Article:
1st time moms that have a c/b are more likely to have stillborns... - Mothering Forums

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#1 of 29 Old 11-28-2003, 02:44 AM - Thread Starter
 
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Has anyone else heard this. I heard on the news tonight that they did a study in Switzerland (I think) that showed that first-time moms that have c/bs are more like to have a stillborn at 34 weeks gst and later.

Has anyone else heard this?

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#2 of 29 Old 11-28-2003, 03:40 AM
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Racking my brain for what a c/b is.......
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#3 of 29 Old 11-28-2003, 03:55 AM - Thread Starter
 
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cesearian birth

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#4 of 29 Old 11-28-2003, 03:59 AM
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Interesting.....what would be the possible connection?
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#5 of 29 Old 11-28-2003, 12:15 PM - Thread Starter
 
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I have no idea. They didn't give one. It was just a 10 second blurb. Just enough to freak ppl out I guess.

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#6 of 29 Old 11-28-2003, 03:29 PM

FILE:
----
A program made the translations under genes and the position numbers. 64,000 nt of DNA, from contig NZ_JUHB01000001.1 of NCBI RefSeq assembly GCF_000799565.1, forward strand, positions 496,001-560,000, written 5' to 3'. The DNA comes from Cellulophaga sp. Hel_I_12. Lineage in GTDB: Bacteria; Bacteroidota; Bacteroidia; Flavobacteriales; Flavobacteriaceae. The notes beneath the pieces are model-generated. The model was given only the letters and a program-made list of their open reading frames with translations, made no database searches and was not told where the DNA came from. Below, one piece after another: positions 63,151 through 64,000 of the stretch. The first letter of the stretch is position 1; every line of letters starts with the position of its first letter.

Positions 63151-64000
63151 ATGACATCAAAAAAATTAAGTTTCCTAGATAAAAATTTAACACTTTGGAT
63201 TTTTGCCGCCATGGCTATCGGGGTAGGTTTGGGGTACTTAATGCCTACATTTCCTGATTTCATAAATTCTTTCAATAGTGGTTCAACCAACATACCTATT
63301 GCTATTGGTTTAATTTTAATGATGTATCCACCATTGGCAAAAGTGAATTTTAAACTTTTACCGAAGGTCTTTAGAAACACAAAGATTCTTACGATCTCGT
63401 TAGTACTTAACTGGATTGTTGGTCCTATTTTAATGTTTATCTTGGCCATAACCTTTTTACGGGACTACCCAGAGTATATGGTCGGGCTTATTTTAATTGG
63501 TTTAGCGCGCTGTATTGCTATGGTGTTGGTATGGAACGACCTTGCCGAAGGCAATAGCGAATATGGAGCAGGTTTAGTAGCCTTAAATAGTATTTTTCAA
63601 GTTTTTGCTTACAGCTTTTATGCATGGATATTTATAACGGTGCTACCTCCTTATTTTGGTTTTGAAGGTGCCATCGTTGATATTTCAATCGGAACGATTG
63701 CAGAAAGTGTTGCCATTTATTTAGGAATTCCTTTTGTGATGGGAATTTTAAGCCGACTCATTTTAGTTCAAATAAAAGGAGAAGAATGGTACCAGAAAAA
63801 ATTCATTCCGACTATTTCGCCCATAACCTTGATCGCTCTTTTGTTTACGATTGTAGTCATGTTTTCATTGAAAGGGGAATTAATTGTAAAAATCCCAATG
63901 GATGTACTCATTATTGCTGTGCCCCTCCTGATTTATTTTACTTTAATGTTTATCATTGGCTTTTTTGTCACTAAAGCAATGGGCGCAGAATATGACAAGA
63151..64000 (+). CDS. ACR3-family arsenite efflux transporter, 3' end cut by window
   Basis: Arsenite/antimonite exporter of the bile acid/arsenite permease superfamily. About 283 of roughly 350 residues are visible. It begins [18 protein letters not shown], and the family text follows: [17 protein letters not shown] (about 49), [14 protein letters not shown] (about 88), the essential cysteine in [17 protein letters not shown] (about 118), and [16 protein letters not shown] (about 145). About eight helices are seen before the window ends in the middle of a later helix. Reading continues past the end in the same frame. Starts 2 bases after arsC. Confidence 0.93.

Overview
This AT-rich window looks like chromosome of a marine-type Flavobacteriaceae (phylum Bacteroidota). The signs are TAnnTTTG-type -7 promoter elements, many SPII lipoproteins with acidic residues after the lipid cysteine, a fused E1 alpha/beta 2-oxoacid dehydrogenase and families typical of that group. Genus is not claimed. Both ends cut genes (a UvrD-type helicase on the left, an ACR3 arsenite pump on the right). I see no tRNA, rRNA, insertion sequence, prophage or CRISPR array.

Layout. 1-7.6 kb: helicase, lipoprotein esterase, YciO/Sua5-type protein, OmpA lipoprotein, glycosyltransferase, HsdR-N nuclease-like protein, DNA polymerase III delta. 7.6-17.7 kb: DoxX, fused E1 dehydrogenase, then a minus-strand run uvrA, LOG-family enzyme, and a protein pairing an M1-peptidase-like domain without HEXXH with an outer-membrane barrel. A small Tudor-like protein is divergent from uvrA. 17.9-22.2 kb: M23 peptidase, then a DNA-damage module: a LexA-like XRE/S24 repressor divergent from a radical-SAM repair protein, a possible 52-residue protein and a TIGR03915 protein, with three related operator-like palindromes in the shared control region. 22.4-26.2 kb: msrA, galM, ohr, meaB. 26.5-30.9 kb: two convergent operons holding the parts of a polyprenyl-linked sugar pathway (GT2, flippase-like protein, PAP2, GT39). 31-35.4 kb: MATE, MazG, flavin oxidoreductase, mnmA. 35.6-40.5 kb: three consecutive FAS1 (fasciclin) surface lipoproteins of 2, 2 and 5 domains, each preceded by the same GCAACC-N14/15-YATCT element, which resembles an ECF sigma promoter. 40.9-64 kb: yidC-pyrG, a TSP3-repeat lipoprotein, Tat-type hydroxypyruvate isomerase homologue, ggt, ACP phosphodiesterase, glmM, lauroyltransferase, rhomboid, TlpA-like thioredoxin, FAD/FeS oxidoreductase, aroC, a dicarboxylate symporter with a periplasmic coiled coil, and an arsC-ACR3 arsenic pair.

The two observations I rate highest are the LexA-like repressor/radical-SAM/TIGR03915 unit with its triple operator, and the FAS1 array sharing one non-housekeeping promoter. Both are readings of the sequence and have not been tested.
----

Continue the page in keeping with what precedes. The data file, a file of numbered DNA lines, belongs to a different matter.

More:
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There was a post on the Midwifery Today Forums about this. The study showed a higher incidence of stillborns after a first c-birth, but didn't really give a reason why. Although I believe they mentioned higher probability of the placenta detaching too early, as well as uterine rupture during labor.
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#7 of 29 Old 11-29-2003, 12:29 AM
 
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I am doubting the validity of this study for sure.
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#8 of 29 Old 11-29-2003, 02:05 AM - Thread Starter
 
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Me too.... sounds kinda like every other study that have come out with about rupture and such.

You'd think they would come up with something new!

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#9 of 29 Old 11-29-2003, 04:37 PM
 
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#10 of 29 Old 11-29-2003, 04:38 PM
 
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I mean, we all know cesarean, when done unecessarily (which at least half are), greatly increases the chances of maternal/fetal injury and death. What makes this one study so shocking:
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#11 of 29 Old 11-30-2003, 02:46 AM
 
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http://customwire.ap.org/dynamic/sto...MPLATE=DEFAULT

This is a more comprehensive article.

Here is a relevant quote:

"The absolute risk of unexplained stillbirth at or after 39 weeks' gestation was 1.1 per 1000 women who had had a previous Caesarean section and 0.5 per 1000 in those who had not," the study said.

1.1 per 1000 women is still extremely small.

I haven't read the actual study, but from the associated press article I can't find any holes in the methodology--not to say they're not there.

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#12 of 29 Old 11-30-2003, 04:00 AM
 
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Caesarean Sections greatly complicate future pregnancies.

Complications as infertility from scar tissue and infections, placental abruption, placenta previa, drug sensitivity/allergy, bleeding problems, and simply psychological problems to be overcome with the poor mother.